Frederick D. Provenza, PhD
Issue: Volume 71 Summer 2023
Online Publication Date: 14 June 2023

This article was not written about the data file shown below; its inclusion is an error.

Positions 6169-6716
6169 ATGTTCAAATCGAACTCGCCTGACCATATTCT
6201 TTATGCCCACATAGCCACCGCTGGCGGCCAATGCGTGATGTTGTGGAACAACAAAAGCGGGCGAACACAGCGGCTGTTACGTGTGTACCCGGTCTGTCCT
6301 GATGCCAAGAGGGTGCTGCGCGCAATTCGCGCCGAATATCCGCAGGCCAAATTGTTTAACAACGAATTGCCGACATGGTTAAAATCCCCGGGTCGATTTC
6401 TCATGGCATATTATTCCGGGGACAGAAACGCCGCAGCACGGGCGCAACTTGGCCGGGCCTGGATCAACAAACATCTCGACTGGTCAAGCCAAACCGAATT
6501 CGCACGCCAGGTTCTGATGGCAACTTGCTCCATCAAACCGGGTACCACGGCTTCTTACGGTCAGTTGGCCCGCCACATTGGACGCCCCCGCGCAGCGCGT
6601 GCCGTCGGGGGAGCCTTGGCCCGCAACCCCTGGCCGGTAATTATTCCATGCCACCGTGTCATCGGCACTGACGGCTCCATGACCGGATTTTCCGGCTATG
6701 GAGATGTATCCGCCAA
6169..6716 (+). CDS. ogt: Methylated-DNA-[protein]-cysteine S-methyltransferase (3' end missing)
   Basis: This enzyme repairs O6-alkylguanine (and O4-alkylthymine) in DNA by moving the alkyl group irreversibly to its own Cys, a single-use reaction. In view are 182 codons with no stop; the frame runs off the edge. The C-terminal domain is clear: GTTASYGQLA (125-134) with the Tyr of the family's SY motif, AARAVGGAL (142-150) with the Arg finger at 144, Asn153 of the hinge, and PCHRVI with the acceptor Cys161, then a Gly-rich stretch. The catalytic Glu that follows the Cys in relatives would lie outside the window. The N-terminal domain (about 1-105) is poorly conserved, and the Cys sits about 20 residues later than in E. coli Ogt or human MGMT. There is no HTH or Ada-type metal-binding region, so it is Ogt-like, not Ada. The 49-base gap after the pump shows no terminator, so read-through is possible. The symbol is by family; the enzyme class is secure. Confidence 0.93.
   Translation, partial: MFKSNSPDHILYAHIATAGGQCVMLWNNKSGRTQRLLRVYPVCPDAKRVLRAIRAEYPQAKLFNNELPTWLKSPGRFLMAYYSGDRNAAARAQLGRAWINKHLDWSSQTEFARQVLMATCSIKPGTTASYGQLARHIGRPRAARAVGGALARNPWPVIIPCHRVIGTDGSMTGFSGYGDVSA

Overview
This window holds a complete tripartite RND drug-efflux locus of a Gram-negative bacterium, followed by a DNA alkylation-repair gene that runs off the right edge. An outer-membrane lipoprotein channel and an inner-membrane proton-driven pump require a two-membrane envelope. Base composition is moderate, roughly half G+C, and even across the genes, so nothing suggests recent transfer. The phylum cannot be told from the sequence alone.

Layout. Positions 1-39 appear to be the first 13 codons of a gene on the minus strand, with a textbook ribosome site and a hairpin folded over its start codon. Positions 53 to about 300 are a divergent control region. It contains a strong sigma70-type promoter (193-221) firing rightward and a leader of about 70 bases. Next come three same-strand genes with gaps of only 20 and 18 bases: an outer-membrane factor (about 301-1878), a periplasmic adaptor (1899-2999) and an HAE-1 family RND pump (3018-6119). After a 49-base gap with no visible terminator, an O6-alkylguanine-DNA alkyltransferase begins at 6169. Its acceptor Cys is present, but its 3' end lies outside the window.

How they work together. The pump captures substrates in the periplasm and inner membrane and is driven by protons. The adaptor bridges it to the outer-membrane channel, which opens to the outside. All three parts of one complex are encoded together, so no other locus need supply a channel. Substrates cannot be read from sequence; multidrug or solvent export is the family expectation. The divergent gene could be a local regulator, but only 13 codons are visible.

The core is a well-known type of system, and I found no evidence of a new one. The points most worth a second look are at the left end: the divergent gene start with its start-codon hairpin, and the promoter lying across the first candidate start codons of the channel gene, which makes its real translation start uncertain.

The foods we eat reveal the nature of our relationships with the places where we live. In this first of 3 papers, I highlight how the “taste of a place,” or terroir, enables animals to meet their needs for nutrients and self medicate by learning to eat nourishing combinations of foods in utero and early in life and by metabolically mediated flavor-feedback associations that alter food preferences as needs arise. When domestic herbivores learn to forage in landscapes with diverse mixtures of plant species, phytochemically rich diets bolster their health and protect them from diseases through antimicrobial, antiparasitic, anti-inflammatory, and immune-boosting properties. Human benefits accrue as livestock assimilate some phytochemicals and convert others into metabolites that enhance the flavors of meat and dairy and promote human health. During the past century, to our detriment, the flavors of meat, dairy, and produce became bland, while ultra-processed foods became irresistible as farmers and ranchers emphasized yield and transportability over taste and phytochemical and biochemical richness. At the same time, the food industry learned how to produce ultra-processed “foods” that hijack preferences. They do so by linking artificial flavors with metabolically mediated feedback from cells and organs in response to refined carbohydrates and sugars that, together with artificial flavors, obscure nutritional uniformity and undermine health. Fossil fuel-based food production has come at great costs ecologically, economically, and socially. With the uncertain availability and prices of fossil fuels a concern and the transition to clean energy a necessity, we have an opportunity to grow nutrient-rich foods in ways that nurture our relationship with life on Earth. Veterinarians can help people realize fossil fuels and climate change are part of an interwoven complex of food- and environment-related sustainability challenges that affect health and welfare. As voices for One Health, we must all come to value the role of plant diversity in creating homes, grocery stores, and pharmacies for all life below and above ground, while fixing carbon and reducing methane, thus helping to abate warming climates.